Sunday, December 8, 2013

Native American Perceptions of Nature

Fourth grade has been immersed in the study of Native American culture and the impact that various tribes have had on Colorado's history. We have also begun to look at persuasive essays and what techniques authors use to make strong arguments with supportive claims.

Please read the following quotes compiled by the Center for Urban Education. These quotations include statements from a variety of tribes over the course of many years. When you are done, please comment on the following questions:

Analyze:
1. What is the position they all share?
2. What claim about Native American's relationship to nature could they all support?
Evaluate:
3. Which statement do you think provides the strongest support for the position and why?


"Our fathers had plenty of deer and skins, our plains were full of deer and also our woods were full of turkeys. Our coves were full of fish. But these English men having gotten our land, have cut down the grass and trees, their does have earn the grass and their hogs spoil of fish banks, and we shall all be starved."-Speech by a chief leader in 1642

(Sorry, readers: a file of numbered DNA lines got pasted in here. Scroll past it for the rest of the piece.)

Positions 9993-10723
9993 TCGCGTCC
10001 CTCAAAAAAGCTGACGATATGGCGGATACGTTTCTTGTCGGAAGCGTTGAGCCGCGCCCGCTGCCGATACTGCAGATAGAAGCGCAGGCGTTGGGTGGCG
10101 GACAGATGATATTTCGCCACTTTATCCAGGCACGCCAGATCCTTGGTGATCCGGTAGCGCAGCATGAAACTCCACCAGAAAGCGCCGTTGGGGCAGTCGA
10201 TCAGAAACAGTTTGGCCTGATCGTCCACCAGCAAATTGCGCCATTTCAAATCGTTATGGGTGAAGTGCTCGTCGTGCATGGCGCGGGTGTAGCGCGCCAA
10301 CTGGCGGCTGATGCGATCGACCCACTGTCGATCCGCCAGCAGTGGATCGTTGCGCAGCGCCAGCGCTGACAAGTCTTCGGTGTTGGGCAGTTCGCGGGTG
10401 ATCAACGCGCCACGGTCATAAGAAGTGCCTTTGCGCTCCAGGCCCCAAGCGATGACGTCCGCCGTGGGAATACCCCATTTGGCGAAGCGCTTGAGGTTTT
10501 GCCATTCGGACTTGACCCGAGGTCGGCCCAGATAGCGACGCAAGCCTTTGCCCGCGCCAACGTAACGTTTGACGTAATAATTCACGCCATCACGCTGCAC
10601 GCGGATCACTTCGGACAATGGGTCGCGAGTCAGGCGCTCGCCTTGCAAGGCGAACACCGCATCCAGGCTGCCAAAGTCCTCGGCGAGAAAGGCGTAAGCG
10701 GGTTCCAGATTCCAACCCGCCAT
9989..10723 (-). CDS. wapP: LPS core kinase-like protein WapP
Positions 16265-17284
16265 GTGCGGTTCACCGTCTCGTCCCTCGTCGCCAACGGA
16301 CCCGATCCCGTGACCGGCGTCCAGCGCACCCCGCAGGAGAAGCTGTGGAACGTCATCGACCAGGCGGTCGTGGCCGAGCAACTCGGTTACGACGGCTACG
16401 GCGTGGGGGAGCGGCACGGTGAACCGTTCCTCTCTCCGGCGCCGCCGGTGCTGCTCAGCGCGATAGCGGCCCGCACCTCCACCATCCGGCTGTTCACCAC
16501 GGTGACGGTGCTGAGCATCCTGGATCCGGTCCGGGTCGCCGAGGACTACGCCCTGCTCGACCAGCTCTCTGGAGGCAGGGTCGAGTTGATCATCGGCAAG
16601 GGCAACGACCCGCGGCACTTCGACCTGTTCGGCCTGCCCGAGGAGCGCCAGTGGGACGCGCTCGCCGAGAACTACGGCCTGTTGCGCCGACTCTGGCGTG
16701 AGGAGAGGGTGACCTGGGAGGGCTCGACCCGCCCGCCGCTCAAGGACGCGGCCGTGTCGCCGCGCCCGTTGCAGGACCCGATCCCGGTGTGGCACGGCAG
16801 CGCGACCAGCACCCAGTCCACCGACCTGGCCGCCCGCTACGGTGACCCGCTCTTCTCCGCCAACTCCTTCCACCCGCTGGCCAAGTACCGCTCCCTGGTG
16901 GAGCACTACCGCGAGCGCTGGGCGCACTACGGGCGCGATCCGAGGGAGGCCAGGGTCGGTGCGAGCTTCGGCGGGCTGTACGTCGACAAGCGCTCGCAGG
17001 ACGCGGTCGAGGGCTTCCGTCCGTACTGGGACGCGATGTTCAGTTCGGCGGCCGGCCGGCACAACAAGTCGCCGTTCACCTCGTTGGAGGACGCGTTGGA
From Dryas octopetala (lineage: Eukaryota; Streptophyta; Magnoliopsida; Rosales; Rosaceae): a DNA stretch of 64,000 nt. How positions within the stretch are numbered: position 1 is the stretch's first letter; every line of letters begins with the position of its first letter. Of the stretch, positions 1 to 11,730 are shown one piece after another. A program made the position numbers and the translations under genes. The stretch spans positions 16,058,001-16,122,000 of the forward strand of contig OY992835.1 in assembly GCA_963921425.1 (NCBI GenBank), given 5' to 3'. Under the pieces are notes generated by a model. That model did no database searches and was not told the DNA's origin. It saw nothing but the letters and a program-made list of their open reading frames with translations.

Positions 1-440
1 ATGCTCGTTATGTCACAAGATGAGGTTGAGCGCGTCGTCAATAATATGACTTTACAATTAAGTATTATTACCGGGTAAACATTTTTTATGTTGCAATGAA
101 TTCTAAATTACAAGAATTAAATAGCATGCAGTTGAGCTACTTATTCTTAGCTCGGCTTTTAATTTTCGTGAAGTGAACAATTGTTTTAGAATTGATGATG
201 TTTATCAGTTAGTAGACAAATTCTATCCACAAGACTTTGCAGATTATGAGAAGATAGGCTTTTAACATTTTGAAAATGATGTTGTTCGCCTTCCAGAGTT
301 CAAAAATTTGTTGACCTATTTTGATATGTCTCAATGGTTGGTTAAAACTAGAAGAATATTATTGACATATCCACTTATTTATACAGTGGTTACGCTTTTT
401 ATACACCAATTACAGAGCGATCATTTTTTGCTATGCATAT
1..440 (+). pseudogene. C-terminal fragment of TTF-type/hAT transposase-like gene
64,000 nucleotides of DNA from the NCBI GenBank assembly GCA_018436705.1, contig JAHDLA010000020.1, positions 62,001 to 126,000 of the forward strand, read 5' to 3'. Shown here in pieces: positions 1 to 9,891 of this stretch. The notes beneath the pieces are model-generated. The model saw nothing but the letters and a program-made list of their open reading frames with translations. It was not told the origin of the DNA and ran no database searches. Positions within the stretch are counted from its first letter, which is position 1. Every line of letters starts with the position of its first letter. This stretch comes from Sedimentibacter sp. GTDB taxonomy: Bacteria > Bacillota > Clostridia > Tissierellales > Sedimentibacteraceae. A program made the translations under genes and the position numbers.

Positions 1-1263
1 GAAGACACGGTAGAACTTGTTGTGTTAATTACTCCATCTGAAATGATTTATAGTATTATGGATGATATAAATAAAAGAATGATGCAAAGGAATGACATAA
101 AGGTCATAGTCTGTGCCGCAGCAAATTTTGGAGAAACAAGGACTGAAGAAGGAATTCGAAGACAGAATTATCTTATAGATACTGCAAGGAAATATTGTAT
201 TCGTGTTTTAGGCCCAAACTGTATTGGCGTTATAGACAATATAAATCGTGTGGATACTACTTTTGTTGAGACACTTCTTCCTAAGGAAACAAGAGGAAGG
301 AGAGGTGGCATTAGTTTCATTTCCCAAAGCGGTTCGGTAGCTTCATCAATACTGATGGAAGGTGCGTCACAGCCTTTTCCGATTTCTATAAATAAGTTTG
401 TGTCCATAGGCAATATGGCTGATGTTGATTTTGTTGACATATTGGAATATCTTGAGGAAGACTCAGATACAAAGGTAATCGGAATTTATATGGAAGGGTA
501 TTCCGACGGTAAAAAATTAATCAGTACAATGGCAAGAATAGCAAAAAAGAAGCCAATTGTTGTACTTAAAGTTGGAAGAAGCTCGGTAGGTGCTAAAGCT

"Honor the Earth, our Mother. Honor all with who we share the Earth: four leggeds, two-leggeds, winged ones, swimmers, crawlers, plant and rock. Walk in balance and beauty." -Native American Elder

"Humankind has not woven the web of life. We are but one thread within it. Whatever we do to the web, we do to ourselves, All things are bound together. All things connect." -Chief Seattle, 1854

"When all the trees have been cut down; when all the animals have been hunted; when all the waters are polluted; when all the air is unsafe to breathe; only then will you discover that you cannot eat money." -Cree Tribe Chief

"I do not think the measure of a civilization is how tall its buildings of concrete are, but rather how well its people have learned to relate to their environment and fellow man." -Sun Bear of the Chippewa Tribe